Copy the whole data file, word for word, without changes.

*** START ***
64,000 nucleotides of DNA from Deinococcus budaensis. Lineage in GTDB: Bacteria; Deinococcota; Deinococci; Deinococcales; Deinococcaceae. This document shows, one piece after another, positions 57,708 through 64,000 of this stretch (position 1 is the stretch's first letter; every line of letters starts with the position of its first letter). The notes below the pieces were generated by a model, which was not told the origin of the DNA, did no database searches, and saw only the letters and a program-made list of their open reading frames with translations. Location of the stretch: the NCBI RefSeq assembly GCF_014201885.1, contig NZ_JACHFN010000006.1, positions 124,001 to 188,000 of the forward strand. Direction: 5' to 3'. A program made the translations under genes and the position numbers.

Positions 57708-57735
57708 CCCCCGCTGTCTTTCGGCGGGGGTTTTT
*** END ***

64,000 nucleotides of DNA from Deinococcus budaensis. Lineage in GTDB: Bacteria; Deinococcota; Deinococci; Deinococcales; Deinococcaceae. This document shows, one piece after another, positions 57,708 through 64,000 of this stretch (position 1 is the stretch's first letter; every line of letters starts with the position of its first letter). The notes below the pieces were generated by a model, which was not told the origin of the DNA, did no database searches, and saw only the letters and a program-made list of their open reading frames with translations. Location of the stretch: the NCBI RefSeq assembly GCF_014201885.1, contig NZ_JACHFN010000006.1, positions 124,001 to 188,000 of the forward strand. Direction: 5' to 3'. A program made the translations under genes and the position numbers.

Positions 57708-57735
57708 CCCCCGCTGTCTTTCGGCGGGGGTTTTT